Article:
Representative Kevin Brady of Texas, the chairman of the Ways and Means Committee, opened a hearing on the effects of tariffs on the economy last week by saying the measures “curtail economic growth, discourage new investment, delay new hiring, and put American workers at a huge disadvantage to foreign competitors.”

But he added, “I remain committed to working with President Trump and the White House on strong, enforceable trade policies that will target bad actors and encourage economic growth here at home.”

Democrats face their own challenges on the issue. As Republicans have shifted away from supporting free-trade agreements, Democrats have embraced them: In the Times poll, 73 percent of Democrats said they thought free-trade agreements helped the United States, compared with 51 percent of Republicans. But union members, long a key source of mobilization and support for Democrats, retain the party’s longtime skepticism of free trade.

“It’s not an ideal issue for either party,” said Robert J. Blendon, who directs the Harvard Opinion Research Program at the Harvard School of Public Health. “It makes the issue slightly more complex because their voters’ views don’t correspond to their interest groups.”

For Republicans, Mr. Trump’s trade battles pose an additional risk of undermining the party’s core economic message. Republicans have tried to emphasize the tax law they passed in December, which cut taxes on businesses and most households. But trade has largely pushed the tax law from the headlines, and support for the law, which rose early in the year, now seems to be ebbing.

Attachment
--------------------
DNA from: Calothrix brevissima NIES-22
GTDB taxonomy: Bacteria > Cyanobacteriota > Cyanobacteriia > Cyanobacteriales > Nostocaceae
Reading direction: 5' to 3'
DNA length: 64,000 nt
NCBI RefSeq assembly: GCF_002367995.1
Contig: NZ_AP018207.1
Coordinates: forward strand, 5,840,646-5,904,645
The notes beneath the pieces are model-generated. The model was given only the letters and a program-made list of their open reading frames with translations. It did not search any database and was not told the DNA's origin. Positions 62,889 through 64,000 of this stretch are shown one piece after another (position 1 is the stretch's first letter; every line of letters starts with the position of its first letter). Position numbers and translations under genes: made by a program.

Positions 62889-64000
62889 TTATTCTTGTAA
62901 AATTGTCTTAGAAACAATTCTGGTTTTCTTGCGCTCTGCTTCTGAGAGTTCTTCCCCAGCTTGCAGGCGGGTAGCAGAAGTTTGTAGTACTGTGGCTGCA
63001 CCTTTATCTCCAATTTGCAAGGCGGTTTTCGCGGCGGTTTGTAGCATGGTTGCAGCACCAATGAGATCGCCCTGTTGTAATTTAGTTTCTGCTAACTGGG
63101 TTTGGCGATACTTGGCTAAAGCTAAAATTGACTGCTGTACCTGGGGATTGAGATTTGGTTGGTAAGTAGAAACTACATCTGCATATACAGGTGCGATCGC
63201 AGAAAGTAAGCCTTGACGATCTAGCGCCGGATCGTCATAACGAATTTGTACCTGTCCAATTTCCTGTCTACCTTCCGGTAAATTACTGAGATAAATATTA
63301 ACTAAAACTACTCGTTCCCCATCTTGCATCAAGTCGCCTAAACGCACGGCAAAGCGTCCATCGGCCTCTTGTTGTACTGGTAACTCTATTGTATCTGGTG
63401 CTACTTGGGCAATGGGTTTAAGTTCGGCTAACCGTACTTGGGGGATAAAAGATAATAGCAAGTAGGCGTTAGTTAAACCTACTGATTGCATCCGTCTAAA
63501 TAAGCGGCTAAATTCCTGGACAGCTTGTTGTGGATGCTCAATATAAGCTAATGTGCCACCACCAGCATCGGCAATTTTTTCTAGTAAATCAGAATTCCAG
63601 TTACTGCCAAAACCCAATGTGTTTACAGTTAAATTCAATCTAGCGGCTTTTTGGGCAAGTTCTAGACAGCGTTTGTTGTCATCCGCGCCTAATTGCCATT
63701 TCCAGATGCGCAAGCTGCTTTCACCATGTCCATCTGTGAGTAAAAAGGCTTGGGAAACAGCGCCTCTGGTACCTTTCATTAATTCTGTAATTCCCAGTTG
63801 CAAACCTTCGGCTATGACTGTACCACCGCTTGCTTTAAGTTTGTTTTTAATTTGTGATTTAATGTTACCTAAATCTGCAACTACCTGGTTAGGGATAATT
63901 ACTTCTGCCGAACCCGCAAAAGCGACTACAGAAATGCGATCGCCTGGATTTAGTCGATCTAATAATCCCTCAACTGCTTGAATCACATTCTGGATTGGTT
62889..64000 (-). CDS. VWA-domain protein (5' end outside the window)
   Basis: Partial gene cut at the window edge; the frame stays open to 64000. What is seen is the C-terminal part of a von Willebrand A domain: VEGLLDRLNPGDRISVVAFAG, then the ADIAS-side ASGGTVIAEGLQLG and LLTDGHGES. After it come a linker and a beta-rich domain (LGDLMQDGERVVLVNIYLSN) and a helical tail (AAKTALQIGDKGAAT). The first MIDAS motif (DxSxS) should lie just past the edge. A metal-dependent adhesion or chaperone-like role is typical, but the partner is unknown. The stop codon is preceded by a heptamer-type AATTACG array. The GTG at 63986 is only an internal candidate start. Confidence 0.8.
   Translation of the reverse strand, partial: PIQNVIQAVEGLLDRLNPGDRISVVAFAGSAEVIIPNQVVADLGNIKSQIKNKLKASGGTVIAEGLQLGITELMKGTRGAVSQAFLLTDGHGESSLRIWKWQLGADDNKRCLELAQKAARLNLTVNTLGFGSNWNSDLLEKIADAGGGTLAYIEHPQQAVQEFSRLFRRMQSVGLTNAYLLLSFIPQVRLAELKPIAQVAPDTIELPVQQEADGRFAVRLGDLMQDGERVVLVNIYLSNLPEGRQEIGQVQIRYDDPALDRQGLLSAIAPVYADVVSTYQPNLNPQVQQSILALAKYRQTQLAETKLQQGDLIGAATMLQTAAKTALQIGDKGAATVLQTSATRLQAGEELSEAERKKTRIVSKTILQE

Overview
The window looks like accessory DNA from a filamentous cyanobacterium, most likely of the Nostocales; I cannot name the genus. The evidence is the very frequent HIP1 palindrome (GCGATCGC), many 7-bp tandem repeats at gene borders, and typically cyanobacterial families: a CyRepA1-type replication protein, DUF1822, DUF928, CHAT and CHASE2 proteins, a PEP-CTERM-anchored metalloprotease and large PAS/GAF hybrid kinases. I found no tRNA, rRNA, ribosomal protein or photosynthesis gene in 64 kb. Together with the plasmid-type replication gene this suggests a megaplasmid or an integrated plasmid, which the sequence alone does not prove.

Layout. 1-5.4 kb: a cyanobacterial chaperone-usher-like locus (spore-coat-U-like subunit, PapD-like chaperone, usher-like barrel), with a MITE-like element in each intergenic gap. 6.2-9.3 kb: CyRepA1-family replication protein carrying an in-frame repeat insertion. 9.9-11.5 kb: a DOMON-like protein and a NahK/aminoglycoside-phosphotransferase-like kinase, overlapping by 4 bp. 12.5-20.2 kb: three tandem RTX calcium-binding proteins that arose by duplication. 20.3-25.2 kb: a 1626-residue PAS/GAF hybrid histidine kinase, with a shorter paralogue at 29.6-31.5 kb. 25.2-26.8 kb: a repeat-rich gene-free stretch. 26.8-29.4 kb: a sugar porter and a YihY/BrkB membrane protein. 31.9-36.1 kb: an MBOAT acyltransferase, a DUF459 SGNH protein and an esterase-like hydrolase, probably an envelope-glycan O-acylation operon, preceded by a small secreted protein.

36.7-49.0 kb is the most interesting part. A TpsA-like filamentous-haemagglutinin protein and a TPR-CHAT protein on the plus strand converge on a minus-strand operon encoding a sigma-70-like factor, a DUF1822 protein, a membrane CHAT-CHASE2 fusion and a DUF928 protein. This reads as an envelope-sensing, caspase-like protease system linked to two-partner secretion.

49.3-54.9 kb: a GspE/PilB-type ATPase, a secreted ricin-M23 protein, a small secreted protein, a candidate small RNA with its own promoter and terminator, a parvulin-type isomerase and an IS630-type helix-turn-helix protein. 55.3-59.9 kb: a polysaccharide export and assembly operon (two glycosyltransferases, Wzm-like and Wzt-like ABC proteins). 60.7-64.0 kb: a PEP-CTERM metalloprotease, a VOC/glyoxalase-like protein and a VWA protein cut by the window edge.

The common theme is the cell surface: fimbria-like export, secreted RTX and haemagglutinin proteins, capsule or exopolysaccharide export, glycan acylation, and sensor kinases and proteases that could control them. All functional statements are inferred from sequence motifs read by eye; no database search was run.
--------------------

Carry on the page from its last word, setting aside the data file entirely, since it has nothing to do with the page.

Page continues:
“You’re starting to certainly complicate the message,” said Jon Cohen, chief research officer for SurveyMonkey.

The trade fight has also roiled financial markets, which had risen steadily during Mr. Trump’s first year in office. If that volatility continues, it could erode consumers’ confidence in the economic recovery. There are hints that could already be happening: The University of Michigan’s measure of consumer sentiment dipped slightly in April, with many respondents citing trade as a source of concern. SurveyMonkey’s consumer confidence index also ticked down in April, with the largest declines coming among higher-earning households, which are much more likely to own stocks.

“It’s possible the war of words over trade, tariffs and sanctions, and the financial market turmoil we had has led to some setback in consumer confidence,” said Chris Rupkey, chief financial economist at MUFG Union Bank.

Consumer confidence remains high over all, however, and there is little evidence that the tariffs have hurt the economy so far. Retail sales rose in March, according to data released by the Commerce Department on Monday, and the job market continues to make steady progress. Economists say an outright trade war could derail the economy, but the tariffs announced so far fall well short of that.

Ethan Brackenbury, a cost estimator for the federal Department of Energy in southeastern Washington State, said that he didn’t like the idea of a trade war, and that he hadn’t noticed any gain from the tax cut in his paycheck. But the economy seems strong in his area, he said, and he views any declines in the stock market as an opportunity to buy, not a signal to sell.

“I’m certainly not worried, nor am I excited,” Mr. Brackenbury said. “I don’t see long lines of unemployment or those kinds of things. Everyone seems to be gainfully employed.”